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Open Roads Forum  >  RV Pet Stop  >  Dogs

 > Looking for dog breed the travels well while Rving

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doxiemom11

Paris Michigan

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Posted: 08/25/19 02:46pm Link  |  Quote  |  Print  |  Notify Moderator

Please do not get a larger dog unless you are physically able to walk, play and exercise the dog. We see so many owned by people who are basically unable to walk more than a few feet for various reasons. Your companion deserves the best, so keep your physical limitations in mind when you choose a breed also.

Crowe

Merrimack, NH

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Posted: 08/25/19 02:51pm Link  |  Quote  |  Print  |  Notify Moderator

Please do not get a larger dog unless you are physically able to walk, play and exercise the dog.

Applies to ALL dogs, regardless of size. No one should get any pet that they aren't willing to commit to or cannot handle. I don't think this is the case with the OP.


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toedtoes

California

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Posted: 08/25/19 08:14pm Link  |  Quote  |  Print  |  Notify Moderator

Dogs are very accomodating. With a few exceptions, they can and will adjust to the owner's physical abilities.


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Pawz4me

North Carolina

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Posted: 08/26/19 04:44am Link  |  Quote  |  Print  |  Notify Moderator

toedtoes wrote:

Dogs are very accomodating. With a few exceptions, they can and will adjust to the owner's physical abilities.


I strongly disagree with that. IME and IMO it's a recipe for disaster for a physically disabled or elderly person to get a big, energetic dog. Working in rescue I've seen so many bad outcomes from that. The dogs are generally the ones who suffer the most, but many of the owners do, too.


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toedtoes

California

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Posted: 08/26/19 08:20am Link  |  Quote  |  Print  |  Notify Moderator

Pawz4me wrote:

toedtoes wrote:

Dogs are very accomodating. With a few exceptions, they can and will adjust to the owner's physical abilities.


I strongly disagree with that. IME and IMO it's a recipe for disaster for a physically disabled or elderly person to get a big, energetic dog. Working in rescue I've seen so many bad outcomes from that. The dogs are generally the ones who suffer the most, but many of the owners do, too.


This is different than your prior statement. Your prior statement said not to get a big dog if you can't walk it which is different than your second statement that says not to get a big energetic dog if you are physically unable to handle it.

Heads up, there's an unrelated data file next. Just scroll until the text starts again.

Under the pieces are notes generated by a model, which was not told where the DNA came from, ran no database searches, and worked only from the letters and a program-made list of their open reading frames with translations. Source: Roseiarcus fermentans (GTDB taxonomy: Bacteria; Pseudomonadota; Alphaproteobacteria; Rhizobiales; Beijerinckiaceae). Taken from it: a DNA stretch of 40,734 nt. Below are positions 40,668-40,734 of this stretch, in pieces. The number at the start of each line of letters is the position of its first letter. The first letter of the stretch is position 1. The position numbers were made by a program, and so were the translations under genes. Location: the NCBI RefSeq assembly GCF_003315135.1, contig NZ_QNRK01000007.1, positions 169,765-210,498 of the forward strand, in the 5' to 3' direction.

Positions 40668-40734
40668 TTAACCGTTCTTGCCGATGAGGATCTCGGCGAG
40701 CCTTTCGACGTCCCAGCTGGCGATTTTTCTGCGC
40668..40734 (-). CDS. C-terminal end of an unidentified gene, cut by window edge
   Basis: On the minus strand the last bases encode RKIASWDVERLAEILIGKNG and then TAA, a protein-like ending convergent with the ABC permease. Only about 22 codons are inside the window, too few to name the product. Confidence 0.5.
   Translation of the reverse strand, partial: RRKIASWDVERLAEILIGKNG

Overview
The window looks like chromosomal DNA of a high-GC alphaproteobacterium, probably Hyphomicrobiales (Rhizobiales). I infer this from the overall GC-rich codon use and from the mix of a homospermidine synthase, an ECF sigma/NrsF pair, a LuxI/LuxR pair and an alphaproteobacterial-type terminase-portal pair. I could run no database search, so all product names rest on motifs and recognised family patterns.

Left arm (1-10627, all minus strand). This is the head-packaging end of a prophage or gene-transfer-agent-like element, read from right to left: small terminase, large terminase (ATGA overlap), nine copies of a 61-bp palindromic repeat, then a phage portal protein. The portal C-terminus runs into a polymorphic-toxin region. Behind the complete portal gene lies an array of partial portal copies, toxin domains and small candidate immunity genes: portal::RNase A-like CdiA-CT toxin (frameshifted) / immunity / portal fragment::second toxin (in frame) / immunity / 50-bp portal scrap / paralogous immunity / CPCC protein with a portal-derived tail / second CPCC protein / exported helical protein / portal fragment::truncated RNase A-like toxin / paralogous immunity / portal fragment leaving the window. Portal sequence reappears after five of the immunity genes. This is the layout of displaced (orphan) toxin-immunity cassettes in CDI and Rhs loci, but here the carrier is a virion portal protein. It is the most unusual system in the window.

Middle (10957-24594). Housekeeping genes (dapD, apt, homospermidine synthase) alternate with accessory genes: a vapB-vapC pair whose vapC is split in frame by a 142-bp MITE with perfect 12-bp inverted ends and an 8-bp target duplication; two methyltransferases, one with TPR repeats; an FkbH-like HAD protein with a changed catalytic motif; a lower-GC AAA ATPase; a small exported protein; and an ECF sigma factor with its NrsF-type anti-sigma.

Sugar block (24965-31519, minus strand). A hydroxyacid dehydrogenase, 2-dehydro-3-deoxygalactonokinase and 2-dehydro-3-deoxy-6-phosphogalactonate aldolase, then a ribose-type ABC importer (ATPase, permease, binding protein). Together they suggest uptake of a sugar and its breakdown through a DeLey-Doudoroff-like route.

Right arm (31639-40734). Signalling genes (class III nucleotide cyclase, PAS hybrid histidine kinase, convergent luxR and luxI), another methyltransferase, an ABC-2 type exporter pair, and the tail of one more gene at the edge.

My point was in reference to the idea that a large dog requires more exercise than a small dog. This is not true. There are many large dogs that are happy in a more sedentary life and small dogs who need a lot of physical exercise.

Getting a dog of any size that fits your activity level is important. But a low physical level does not require a small dog.

Dernhelm

Las Vegas NV

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Posted: 08/27/19 08:38am Link  |  Quote  |  Print  |  Notify Moderator

Don't worry about size or breed! Go down to the shelter and tell them you want a cuddle buddy who likes car rides and walks (which pretty much defines RVing if you're a dog).

Let us know what you get - all agog here.


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BCSnob

Middletown, MD

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Posted: 08/27/19 08:54am Link  |  Quote  |  Print  |  Notify Moderator

The most sedentary dog we’ve had was an ex-racing greyhound (adopted at age 3 and lived with us till his death at 13). A 15-20 min leisurely stroll on lead and he was ready for hrs laying around the house (or trailer).

smarty

new mexico

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Posted: 08/27/19 09:01am Link  |  Quote  |  Print  |  Notify Moderator

I do not agree that a dog's disposition is dependent on what breed it is. The dog's disposition will be shaped by how the owner raises the animal.

BCSnob

Middletown, MD

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Posted: 08/27/19 10:14am Link  |  Quote  |  Print  |  Notify Moderator

A dogs disposition will be dependent upon both genetics (breed, and family lines within a breed) AND environment (how the individual dog is raised). If environment totally determines how a dog turns out there would be no point in rehabbing ex fighting dogs and dogs from other bad living conditions. Conversely, some behaviors cannot be totally controlled by training because it is genetically controlled (instincts).

Pawz4me

North Carolina

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Posted: 08/27/19 11:14am Link  |  Quote  |  Print  |  Notify Moderator

toedtoes wrote:

This is different than your prior statement. Your prior statement said not to get a big dog if you can't walk it


[emoticon]

Can you please show me where I posted that? 'Cause I sure don't see it. I believe you've confused me with another poster.

And note that in my previous statement I said "big, energetic dog." The second word there is key. Certainly some larger breeds are couch potatoes. But most aren't, especially when they're younger. We get so many dogs turned into rescues and shelters because the owner grossly underestimated the dog's exercise needs. IME it's far and away the number one reason larger dogs are given up. Certainly there are many energetic small breeds. But most of those can be exercised inside (and with little movement on the owner's part) when necessary by tossing a toy up and down a hallway or around a living room.

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